No matter how hard the Shiv Sena tries to project Bal Thackeray as one of the greatest Indians ever, it can never erase the dark, ugly stains of communalism, hatred and violence that tainted and besmirched the personality and legacy of its supreme commander.
An unaccounted number of people — certainly in their hundreds if not thousands— have been killed, maimed or scarred for life in the violence that was repeatedly unleashed by the Sena on the instructions of Bal Thackeray during the four decades when he emerged as the biggest bully in Mumbai.
He had other qualities which endeared him to large sections of the masses and this was reflected in the extraordinary turnout —truly, a sea of humanity— at his funeral. But given the Sena’s reputation and proclivity to violence, Mumbai trembled on the day of his funeral, and shopkeepers, those supplying perishables such as milk and hand-to-mouth roadside vendors selling vegetables preferred to suspend business rather than invite vandalism.
Taken aback by the orderly conduct of the hundreds of thousands in the funeral procession, TV anchors and their panelists waxed eloquent, hour after hour, on the greatness of Thackeray. Almost all of them and the biopics they showed on their channels glossed over or made passing references to the culture of violence and especially the carnage of the 1992-93 Bombay riots, for which the Shiv Sena had been slammed by the Srikrishna Commission.
Given this history, many people were uncomfortable with the state honours given to Thackeray by the Maharashtra government. There was also no unanimity in Parliament on the demand by the BJP, Sena and the NCP for adjourning the opening day of the winter session as a mark of respect.
Shocked by the harassment of the two girls over their comments on Facebook on the shutdown in Mumbai and surrounding areas, an American journalist remarked aptly that this was similar to the “Emperor has no clothes” story. All hell broke loose when the girls pointed out what was obvious to all.
The path ahead is full of challenges for the Shiv Sena and its leader Uddhav Thackeray, and yet this party has the opportunity to win the hearts of the people of Maharashtra, not just Mumbai.
The Shiv Sena should not be unreasonable in its demand for a grand memorial at Shivaji Park where Thackeray was cremated, or be unreasonable in demanding that anything and everything — from airports to prominent railway stations and infrastructure projects — in Mumbai and other cities of Maharashtra be named after Bal Thackeray. The issue of a memorial at Shivaji Park has already become politicised and any such memorial that is forced upon the people through intimidatory politics will lose its sanctity.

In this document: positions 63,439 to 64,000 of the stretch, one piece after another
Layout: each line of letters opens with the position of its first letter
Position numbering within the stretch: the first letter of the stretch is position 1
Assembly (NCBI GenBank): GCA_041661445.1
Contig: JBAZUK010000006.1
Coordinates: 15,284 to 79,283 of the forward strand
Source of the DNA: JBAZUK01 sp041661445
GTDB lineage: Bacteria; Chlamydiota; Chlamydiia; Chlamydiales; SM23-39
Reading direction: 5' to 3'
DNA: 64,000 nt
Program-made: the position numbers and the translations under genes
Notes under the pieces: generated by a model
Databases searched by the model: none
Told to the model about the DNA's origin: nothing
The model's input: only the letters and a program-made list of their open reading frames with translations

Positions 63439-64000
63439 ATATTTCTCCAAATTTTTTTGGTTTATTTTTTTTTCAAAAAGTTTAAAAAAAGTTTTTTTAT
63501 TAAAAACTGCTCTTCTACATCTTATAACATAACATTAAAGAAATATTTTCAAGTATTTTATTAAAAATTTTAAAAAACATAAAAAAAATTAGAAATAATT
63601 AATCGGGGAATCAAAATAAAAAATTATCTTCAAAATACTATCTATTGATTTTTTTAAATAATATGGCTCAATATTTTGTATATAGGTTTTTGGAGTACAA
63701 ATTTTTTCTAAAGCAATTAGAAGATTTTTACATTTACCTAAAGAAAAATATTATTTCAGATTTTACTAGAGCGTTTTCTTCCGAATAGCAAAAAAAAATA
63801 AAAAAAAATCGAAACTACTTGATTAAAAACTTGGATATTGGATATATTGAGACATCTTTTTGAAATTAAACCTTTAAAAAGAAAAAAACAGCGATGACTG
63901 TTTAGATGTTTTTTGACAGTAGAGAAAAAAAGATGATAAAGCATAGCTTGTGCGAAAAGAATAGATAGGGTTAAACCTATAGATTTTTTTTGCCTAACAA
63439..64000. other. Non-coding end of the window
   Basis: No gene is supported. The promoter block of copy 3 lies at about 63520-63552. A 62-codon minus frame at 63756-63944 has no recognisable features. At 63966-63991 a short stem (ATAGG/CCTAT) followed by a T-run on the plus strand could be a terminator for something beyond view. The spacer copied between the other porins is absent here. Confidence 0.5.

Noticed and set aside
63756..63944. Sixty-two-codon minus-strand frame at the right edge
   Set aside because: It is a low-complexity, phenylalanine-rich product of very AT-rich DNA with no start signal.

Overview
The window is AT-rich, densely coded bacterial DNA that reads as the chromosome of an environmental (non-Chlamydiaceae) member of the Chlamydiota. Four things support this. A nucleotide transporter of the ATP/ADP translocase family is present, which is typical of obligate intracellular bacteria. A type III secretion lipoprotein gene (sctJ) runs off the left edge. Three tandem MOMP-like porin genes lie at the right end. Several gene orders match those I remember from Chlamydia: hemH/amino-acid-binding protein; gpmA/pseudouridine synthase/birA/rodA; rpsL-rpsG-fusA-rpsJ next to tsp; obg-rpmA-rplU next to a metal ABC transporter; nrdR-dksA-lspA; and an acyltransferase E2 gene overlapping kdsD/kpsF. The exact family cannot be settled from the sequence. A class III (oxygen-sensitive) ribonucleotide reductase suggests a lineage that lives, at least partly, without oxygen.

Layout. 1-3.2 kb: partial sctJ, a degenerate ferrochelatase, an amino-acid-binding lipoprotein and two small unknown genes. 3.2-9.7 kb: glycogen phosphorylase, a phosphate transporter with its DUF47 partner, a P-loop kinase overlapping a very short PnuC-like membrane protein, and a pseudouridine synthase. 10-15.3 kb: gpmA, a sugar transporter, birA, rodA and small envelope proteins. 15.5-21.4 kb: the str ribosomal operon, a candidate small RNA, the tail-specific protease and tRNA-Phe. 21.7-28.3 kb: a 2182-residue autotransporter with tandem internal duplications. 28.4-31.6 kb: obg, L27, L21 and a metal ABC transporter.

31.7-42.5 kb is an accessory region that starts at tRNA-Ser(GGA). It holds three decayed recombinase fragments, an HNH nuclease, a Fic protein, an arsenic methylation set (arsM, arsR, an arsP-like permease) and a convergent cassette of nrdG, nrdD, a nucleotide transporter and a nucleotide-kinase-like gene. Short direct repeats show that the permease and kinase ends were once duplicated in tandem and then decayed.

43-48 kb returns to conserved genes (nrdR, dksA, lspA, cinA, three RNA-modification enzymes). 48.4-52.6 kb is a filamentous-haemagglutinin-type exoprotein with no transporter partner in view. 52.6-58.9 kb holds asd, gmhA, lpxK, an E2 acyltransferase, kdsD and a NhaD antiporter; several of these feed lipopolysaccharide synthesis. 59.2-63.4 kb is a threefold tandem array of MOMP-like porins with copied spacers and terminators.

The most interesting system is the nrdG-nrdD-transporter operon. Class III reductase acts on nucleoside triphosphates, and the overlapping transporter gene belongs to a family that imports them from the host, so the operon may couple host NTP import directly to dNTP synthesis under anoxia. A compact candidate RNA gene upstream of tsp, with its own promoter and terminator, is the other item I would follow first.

One of the most sensible suggestions by Bal Thackeray was the construction of a hospital at the disputed Babri Masjid — Ram Janmabhoomi site at Ayodhya, as an amicable solution to end the dispute between Hindus and Muslims. This was rather uncharacteristic of Thackeray, who was anointed Hindu Hriday Samrat (Emperor of Hindu hearts) by his followers, and who had spent a lifetime in bashing Muslims every time he felt provoked.
Instant justice through instant violence was a principle applied by Thackeray as a part of his political philosophy. The times were different when Bal Thackeray was at his peak, and it is doubtful to what extent his official and unofficial heirs — Uddhav and Raj Thackeray— will be able to continue with the politics of intimidation and violence in this age of television and an assertive civil society.
The Shiv Sena or the MNS post-Thackeray will have to show greater maturity, inclusiveness and a constructive — not destructive — approach to the problems at hand.
A good beginning can be made by proposing that a world-class hospital will be constructed in the memory of the late Sena supremo. This nation needs as many good hospitals for the poor as it can get. In the case of Thackeray, there will neither be a dearth of funds, expertise or availability of government land for such project. It could perhaps be headed by Dr Jalil Parker, his personal physician at the time of his death, and yes, a Muslim.
What is better? A grand, empty memorial whose statue and architecture can be marveled at by the people or a memorial hospital for the poor, for the benefit of the society at large?
Now that Bal Thackeray is no more, the Shiv Sena will be able to survive and remain relevant in state and national politics only if it is able to reinvent itself by thinking differently and in an innovative manner. Resorting to violence and intimidation at the drop of a coin won’t take it too far in this age and time. The times have changed and it is time to think, and think afresh.